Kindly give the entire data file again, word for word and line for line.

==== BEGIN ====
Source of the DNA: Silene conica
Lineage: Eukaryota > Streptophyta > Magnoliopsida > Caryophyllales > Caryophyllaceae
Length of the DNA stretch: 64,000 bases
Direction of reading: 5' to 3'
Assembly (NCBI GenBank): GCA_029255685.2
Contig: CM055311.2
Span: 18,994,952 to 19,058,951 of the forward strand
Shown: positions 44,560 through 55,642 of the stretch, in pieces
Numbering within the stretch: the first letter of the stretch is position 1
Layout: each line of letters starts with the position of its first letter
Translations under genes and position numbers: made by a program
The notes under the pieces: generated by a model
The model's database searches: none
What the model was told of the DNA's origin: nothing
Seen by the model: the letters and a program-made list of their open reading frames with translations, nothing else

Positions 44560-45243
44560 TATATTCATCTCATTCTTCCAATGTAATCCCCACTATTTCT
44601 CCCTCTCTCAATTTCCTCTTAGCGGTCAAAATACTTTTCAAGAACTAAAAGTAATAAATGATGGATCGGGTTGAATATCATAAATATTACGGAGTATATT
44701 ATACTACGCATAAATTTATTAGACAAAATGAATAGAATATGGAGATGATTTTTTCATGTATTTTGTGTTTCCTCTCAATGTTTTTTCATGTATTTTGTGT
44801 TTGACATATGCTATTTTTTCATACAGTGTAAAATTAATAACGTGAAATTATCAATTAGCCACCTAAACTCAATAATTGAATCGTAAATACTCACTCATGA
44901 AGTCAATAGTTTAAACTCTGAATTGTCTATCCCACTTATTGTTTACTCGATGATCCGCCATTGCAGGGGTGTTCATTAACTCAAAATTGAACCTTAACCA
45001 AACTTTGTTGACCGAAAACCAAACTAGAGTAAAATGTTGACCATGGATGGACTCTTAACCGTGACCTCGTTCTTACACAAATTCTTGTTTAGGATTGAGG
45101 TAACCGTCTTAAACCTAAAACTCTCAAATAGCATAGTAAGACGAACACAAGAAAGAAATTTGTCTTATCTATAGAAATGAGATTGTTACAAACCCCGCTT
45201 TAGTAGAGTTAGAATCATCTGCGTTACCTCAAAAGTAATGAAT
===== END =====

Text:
Source of the DNA: Silene conica
Lineage: Eukaryota > Streptophyta > Magnoliopsida > Caryophyllales > Caryophyllaceae
Length of the DNA stretch: 64,000 bases
Direction of reading: 5' to 3'
Assembly (NCBI GenBank): GCA_029255685.2
Contig: CM055311.2
Span: 18,994,952 to 19,058,951 of the forward strand
Shown: positions 44,560 through 55,642 of the stretch, in pieces
Numbering within the stretch: the first letter of the stretch is position 1
Layout: each line of letters starts with the position of its first letter
Translations under genes and position numbers: made by a program
The notes under the pieces: generated by a model
The model's database searches: none
What the model was told of the DNA's origin: nothing
Seen by the model: the letters and a program-made list of their open reading frames with translations, nothing else

Positions 44560-45243
44560 TATATTCATCTCATTCTTCCAATGTAATCCCCACTATTTCT
44601 CCCTCTCTCAATTTCCTCTTAGCGGTCAAAATACTTTTCAAGAACTAAAAGTAATAAATGATGGATCGGGTTGAATATCATAAATATTACGGAGTATATT
44701 ATACTACGCATAAATTTATTAGACAAAATGAATAGAATATGGAGATGATTTTTTCATGTATTTTGTGTTTCCTCTCAATGTTTTTTCATGTATTTTGTGT
44801 TTGACATATGCTATTTTTTCATACAGTGTAAAATTAATAACGTGAAATTATCAATTAGCCACCTAAACTCAATAATTGAATCGTAAATACTCACTCATGA
44901 AGTCAATAGTTTAAACTCTGAATTGTCTATCCCACTTATTGTTTACTCGATGATCCGCCATTGCAGGGGTGTTCATTAACTCAAAATTGAACCTTAACCA
45001 AACTTTGTTGACCGAAAACCAAACTAGAGTAAAATGTTGACCATGGATGGACTCTTAACCGTGACCTCGTTCTTACACAAATTCTTGTTTAGGATTGAGG
45101 TAACCGTCTTAAACCTAAAACTCTCAAATAGCATAGTAAGACGAACACAAGAAAGAAATTTGTCTTATCTATAGAAATGAGATTGTTACAAACCCCGCTT
45201 TAGTAGAGTTAGAATCATCTGCGTTACCTCAAAAGTAATGAAT